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WATCH | Galaxy owner Tim Sukazi on his ‘discomfort’ over the DStv Compact Cup

16 December 2021 - 13:44 By Marc Strydom
TS Galaxy coach Sead Ramović and chair Tim Sukazi during the unveiling of new head coach and training session at George Lea Park, Sandton Sports Club on October 7 2021.
TS Galaxy coach Sead Ramović and chair Tim Sukazi during the unveiling of new head coach and training session at George Lea Park, Sandton Sports Club on October 7 2021.
Image: Lefty Shivambu/Gallo Images

TS Galaxy owner Tim Sukazi has described as “problematic” the timing and format of the Premier Soccer League’s (PSL) DStv Compact Cup in January.

Sukazi said he believes the tournament will be “advantageous to big clubs, very disadvantageous to small or relegation-battling clubs”.

The Compact Cup, announced in a press conference by PSL chairperson Irvin Khoza on Monday, will take place in the last two weeks of January, during the DStv Premiership’s break for the Africa Cup of Nations in January and February.

It will see fans vote for the players who will make up four compilation teams from four streams made up of four Premiership clubs, and for the coaches and names of those sides.

“In my view it is a tournament where clubs that are not at risk of relegation could afford to take further risks,” Sukazi told a press conference of the SA Football Journalists’ Association.

“If five of your key players are selected to play in the tournament they are likely to be exposed to injury or maybe even this virus [Covid-19]. Then you need them immediately after on February 16 at Kings Park against AmaZulu.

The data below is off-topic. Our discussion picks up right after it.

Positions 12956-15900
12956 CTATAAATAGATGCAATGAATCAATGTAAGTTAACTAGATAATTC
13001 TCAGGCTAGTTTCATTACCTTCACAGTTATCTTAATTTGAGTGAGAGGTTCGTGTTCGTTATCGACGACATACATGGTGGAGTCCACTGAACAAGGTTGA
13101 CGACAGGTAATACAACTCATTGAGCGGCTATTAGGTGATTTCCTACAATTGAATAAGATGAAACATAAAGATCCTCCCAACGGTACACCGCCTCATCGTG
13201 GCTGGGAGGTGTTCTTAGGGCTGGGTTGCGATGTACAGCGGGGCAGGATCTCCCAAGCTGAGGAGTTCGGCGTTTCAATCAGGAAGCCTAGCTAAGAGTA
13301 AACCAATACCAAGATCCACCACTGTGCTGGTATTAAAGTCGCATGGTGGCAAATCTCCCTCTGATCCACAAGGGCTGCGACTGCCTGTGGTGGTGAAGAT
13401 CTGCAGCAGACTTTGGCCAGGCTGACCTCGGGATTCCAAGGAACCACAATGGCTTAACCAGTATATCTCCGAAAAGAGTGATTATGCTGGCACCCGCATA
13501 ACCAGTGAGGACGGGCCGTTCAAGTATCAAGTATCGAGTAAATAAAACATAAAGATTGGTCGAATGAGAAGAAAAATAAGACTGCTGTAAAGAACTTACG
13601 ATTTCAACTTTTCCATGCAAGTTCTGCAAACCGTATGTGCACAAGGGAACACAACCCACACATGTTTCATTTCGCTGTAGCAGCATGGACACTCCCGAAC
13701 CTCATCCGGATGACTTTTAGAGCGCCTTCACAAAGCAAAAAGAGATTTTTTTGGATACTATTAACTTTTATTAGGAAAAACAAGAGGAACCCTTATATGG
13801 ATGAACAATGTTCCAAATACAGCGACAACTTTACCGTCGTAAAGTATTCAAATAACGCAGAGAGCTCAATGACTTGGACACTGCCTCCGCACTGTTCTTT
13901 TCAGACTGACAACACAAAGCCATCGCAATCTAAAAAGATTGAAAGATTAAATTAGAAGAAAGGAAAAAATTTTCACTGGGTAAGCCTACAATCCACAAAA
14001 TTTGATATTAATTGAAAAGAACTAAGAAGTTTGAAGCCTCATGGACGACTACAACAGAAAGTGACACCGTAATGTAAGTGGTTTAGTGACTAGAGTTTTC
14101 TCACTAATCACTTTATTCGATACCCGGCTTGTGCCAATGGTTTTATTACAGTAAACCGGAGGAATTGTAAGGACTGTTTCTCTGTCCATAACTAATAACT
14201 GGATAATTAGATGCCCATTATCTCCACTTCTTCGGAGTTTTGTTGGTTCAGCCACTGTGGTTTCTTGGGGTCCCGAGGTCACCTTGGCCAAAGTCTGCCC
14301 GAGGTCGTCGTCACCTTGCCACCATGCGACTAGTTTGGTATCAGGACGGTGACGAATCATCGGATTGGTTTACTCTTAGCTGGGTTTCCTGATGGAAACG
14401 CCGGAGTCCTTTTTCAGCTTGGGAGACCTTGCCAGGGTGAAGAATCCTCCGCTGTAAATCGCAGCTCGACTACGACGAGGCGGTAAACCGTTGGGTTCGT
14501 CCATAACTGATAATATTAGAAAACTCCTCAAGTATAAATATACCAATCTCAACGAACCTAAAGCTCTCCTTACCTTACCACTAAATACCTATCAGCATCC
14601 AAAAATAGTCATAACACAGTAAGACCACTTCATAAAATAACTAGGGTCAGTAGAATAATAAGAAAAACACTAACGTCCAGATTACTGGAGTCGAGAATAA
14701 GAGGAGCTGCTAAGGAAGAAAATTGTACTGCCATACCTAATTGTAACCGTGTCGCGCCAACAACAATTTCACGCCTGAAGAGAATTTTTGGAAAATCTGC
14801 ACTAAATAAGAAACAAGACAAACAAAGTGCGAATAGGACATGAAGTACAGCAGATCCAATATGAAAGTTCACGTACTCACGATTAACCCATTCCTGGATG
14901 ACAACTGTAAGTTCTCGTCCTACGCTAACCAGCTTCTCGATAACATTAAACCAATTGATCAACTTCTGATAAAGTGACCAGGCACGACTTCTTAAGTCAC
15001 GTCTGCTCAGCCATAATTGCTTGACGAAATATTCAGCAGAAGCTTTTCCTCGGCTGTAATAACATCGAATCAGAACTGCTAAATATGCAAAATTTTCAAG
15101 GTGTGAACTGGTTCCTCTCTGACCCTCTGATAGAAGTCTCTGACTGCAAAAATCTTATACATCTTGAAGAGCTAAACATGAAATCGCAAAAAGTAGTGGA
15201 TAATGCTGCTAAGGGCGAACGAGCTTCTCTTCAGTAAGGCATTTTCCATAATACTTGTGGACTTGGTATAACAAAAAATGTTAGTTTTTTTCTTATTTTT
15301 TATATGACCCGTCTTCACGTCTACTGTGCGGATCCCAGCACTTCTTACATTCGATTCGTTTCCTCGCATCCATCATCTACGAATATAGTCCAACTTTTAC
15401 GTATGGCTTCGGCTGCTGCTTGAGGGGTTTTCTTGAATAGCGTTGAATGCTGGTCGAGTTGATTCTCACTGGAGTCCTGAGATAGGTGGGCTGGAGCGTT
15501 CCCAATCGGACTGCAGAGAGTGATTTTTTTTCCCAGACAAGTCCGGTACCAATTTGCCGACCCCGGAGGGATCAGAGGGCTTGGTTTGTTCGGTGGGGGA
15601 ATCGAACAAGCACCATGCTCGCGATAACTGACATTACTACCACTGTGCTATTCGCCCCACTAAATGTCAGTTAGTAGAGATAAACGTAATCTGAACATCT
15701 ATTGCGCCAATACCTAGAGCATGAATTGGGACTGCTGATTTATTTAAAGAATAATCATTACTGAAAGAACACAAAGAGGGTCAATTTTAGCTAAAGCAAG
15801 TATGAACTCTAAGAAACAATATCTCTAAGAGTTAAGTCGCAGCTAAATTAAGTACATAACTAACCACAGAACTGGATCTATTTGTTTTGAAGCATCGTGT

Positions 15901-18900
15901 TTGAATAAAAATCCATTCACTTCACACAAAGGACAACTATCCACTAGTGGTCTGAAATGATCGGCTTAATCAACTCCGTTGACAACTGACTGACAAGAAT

“The transfer window is closed. Even then you cannot just breach your budget to get top players for an injury that might last six weeks.”

TS Galaxy owner Tim Sukazi told a press conference of the SA Football Journalists' Association (Safja) he has serious doubts over the timing and other issues regarding the Premier Soccer League's DStv Compact Cup.

Sukazi said clubs in the top half of the league might be less stressed by the abrupt emergence of the tournament.

“They can afford to risk a player or two, or a point or two, because they've got the depth. I don't think clubs in the relegation zone have got the depth to really sustain any situation of this sort.

“That is a problematic situation. I am not sure how the executive looked at this.”

Sukazi said the Nations Cup break should afford clubs — especially those struggling near the bottom — an opportunity to regroup and re-strategise. He said to do that, entire squads need to be training together.

“You need your key players, as opposed to being trained somewhere else, under a different coach in a different tournament.

“I'm not in the executive, and I am sure they are bright and thought about these things, [but] I don't know what kind of resolutions they took when these kind of issues came into their mind.

“It's advantageous to big clubs, very disadvantageous to small or relegation-battling clubs.

“Because you need to prepare. This one-and-a-half months gives a club time to really, really seriously focus on avoiding relegation. To me it's a very problematic situation.”

Sukazi suggested Premiership clubs had not been kept in the loop on the new tournament and were taken by surprise by Monday’s announcement.

“I don't know if it's compulsory [to release players]. The memo only came [on Tuesday] morning explaining this competition ...

“It's a strange situation. At high school you can take another boy [if you have injuries], but this is the highest level of the game, so you can't replace a player when he's injured in a tournament like that and you need him immediately.

“Once the tournament finishes we have got a few days and then we must report at Kings Park — [AmaZulu chair] Sandile Zungu is waiting there with his knobkerrie, he wants us in, and then our players are injured.

“So I don't know what the plan is really. We will hear more. It came like that [on Monday] — I was at work writing a legal opinion when my phone started being flooded by other club chairmen to say, 'Eh, there's something like this'.

“My level of discomfort I think is very clear from this conversation. I will have to apply my mind and see if we can’t engage with the league. What is our scope? Can we talk about this more as clubs, now, and engage.”


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